wb~ornal ehuteggfaiue.n e i
arria nde ingsit th atx.kn anh oruewn
Lore Plipprre d the inhabtanth a
yttal andfeale ateat who bad rinca
tid of~beang isthakembed on Louisa
.rnc miinng boat. nerTrprt ith
r~ ha bbldteukoi.
att Bucinha pZce
ted stoh ed a Enues thed
Ft d oiMill w
at t re thiw dite.of taats dvices
fmm tym had the ke o Belism
athe noessQ Oph~a, a ath Crunt
'ePiars, iar:i D.-ure arte accont
from Prisreprsent he c s do nul, er
Isw V, Ma:9 .,4ultstacons
but the financial crisis still continues un
abated, ar d some eminent houses arewyok
en ofa being in difficulties, bt o, fdrth
or failures have been - annn.n a The
funds hatve fallen considerably 's the
8th, theThree per ce inds opene at
50 fraric, and afteriadng bean done at
46 franes closed at 4fwhilst the Five
peR -ntso }pned at 85 francs, done at
74, anidclosed at 75f. There was no tu
mult or -gitation. All was sad and
glooiny. Men came and ofhred their se.?
curities for money only, at whatever prnce
they could get it, but scarcely a buyer
could be found.
We havejust received a telegraphic
despatch from Folkstone, stating that the
French government had stopped the pay
ment of the fTreasury Bonds, which they
have hitherto been in the habit of discoun
ting. It is understood that the Provision'
al Government has abandoned the idea of
rpmoving Cavignac from the Governor
ship of Algeria, in order to place the War
Department under his care. it is now
fixed that Gen. Lamoirice is to be the
Minister of War.
Our latest formign news is not much in
amount, hut is important. The account
of the revolution in Paris reachcd Vienna
on the 1st instant, and produced a most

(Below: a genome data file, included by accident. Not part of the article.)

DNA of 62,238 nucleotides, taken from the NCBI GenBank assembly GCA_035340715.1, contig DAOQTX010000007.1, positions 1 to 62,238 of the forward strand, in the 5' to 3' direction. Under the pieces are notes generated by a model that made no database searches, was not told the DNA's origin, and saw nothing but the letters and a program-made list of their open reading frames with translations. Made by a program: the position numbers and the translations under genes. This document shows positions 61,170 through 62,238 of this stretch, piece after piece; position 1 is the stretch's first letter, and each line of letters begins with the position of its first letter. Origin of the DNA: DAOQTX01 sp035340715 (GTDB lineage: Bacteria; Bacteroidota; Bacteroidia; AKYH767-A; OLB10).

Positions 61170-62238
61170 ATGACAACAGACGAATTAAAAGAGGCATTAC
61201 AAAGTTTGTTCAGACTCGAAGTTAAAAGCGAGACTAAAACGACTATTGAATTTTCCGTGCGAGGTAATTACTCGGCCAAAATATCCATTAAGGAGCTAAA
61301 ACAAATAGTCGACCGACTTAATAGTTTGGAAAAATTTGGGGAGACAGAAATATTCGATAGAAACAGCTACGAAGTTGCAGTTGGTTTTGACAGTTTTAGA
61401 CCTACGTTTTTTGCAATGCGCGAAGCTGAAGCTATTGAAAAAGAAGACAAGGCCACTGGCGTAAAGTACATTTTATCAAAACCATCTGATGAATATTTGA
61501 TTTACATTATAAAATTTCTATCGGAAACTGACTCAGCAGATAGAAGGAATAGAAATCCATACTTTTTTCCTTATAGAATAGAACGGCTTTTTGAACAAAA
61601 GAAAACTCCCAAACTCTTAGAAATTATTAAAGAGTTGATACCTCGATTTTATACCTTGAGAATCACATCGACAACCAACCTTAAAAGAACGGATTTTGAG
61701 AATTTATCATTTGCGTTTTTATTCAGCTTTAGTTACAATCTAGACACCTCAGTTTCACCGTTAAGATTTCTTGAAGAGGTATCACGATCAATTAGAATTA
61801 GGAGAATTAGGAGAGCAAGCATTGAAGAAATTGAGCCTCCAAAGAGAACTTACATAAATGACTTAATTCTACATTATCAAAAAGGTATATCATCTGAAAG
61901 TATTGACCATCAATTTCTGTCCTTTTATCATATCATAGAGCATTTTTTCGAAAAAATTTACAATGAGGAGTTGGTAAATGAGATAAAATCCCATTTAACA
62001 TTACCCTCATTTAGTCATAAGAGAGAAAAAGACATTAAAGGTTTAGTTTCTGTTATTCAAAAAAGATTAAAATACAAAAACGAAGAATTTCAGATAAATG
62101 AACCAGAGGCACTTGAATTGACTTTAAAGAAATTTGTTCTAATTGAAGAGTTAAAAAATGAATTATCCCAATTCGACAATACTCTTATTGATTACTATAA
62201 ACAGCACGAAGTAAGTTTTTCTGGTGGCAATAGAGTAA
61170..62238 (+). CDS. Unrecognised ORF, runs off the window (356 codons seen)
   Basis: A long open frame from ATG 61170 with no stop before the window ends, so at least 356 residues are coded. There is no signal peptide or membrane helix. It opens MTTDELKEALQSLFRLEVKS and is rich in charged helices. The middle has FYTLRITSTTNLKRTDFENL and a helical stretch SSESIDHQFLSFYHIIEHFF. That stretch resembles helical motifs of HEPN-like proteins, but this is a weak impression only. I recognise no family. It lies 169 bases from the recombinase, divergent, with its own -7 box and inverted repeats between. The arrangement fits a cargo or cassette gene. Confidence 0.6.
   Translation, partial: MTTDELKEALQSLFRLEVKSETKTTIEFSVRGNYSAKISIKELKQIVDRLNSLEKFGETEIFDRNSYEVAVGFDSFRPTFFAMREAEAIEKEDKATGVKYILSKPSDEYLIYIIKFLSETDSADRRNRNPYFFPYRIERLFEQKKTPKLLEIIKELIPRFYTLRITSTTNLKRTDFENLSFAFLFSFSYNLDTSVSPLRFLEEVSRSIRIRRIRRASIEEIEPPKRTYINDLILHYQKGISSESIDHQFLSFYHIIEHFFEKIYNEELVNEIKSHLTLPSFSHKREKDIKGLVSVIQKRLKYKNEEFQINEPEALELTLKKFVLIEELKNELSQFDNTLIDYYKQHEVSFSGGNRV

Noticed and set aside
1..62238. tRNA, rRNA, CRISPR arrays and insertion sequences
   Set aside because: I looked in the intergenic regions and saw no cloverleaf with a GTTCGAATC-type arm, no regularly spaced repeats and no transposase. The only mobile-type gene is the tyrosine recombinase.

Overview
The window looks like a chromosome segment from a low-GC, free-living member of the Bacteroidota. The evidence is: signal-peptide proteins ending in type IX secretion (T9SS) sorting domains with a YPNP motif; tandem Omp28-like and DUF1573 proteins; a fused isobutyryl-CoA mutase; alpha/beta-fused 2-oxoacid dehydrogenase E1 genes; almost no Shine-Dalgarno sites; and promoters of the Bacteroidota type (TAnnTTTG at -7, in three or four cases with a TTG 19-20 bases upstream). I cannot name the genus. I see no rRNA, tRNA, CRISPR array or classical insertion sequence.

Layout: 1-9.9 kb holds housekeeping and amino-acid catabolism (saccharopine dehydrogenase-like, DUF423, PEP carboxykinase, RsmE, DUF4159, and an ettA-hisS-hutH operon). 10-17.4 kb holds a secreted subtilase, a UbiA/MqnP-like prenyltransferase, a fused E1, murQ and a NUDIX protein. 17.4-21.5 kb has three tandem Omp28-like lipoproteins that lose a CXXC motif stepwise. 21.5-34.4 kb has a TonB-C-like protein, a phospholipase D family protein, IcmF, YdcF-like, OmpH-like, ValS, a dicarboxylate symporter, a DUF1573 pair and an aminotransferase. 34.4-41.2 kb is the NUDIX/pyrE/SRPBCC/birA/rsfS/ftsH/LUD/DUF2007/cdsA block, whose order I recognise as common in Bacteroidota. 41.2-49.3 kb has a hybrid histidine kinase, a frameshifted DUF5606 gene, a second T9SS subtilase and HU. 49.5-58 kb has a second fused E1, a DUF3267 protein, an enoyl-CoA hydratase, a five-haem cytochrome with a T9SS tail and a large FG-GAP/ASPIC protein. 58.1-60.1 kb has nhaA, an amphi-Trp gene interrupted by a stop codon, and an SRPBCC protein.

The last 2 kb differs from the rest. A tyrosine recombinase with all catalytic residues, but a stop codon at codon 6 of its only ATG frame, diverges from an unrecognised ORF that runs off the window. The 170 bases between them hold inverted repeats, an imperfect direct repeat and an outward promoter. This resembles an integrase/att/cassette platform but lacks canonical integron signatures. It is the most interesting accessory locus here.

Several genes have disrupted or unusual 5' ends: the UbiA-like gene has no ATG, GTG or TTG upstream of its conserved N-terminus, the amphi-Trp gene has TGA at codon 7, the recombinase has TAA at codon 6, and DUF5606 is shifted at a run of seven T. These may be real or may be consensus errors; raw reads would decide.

profound impression. The consternation
which prevailed there, says an article in
the National, cannot be described. The
five per cents fell fro n 95 to 82i.
The intelligence from Itly received in
Vienna was aity thing but satisfactory.
The Arch Bihop of Paris, accompanied
by two vigars general, presented himsolf
to the Provisional Government on Tues
day, and gave in his adhesion to the order
of things in the name of the entire clergy
of the Diocese. M. Duchere has been ap.
pointed under- Secretary of State of the
Ministry of France.
Numnerous diplomatic appointments arc
annouheed, among which are M. Cide
vn te Constantinople; M. de Facas, to
the United States; M. de Beaumont Vas.
se, to Denmark; M. Cidvant Moskens to
The coming elections in France excite
great attention. The Government aware
ofthe serious importance of this matter,
were preparing for the crisis. Eight hun
dred of mercantile firms -connected with
the Paris Bourse, waited on the Provis
ional Government to ask further delay of
a month on bills due on the 29th ult.,
which by the desire of Government had
already been extended to the 10th inst.
It not being accorded them, they were
said to have threatened to dismiss their
clerks and workmen, and commenced
their engagements. Three per cent.
closed in the Paris Bourse on the 9th at
52f.-five per cts. at 73B.
On the 10th the pper say that the
Duke d'Aumale and Prince -de Joinville
arrived off'that port and made communi
cations with Admiral Baudin, who,
through telegraph, applied to government
for instructions. 'The admiral, it was
said, had been authorized to place at the
disposal of the Prince to carry them
wherever they pleased.
FxRNcH h ISCELLANEOUs Nxws.-M.
Arago, the Republican Minister of Mar
ine, sent for the French Admirals in Pa.
ris. They all attended. He then' ad
dressed them and asked them if there were
any of them willing to serve the Republic.
They replied all. He then said he re
quested men of courage and steadiness,
that he knew thoem all to be mo,.-and he
was ready to appoint to the command of
the fleet of the epublio any one they
Ho therefore appointed, in accordance
wvith their :aeomwendtioon, Admiral Bo~u
din, who leAt Paris fo Toulon, to take
commrand and to sail for Algier". His
.instructions are to take. posses'sion of' any
ships be may Gond .in ibe port of Algiers,
orimfegr~al. of the French Republic.
The Chatenes ofNueville has been sack.
ed .and burned to the ground.
A correspondent at COilogne writes that
the middle .classes .of Prussia, as in th~e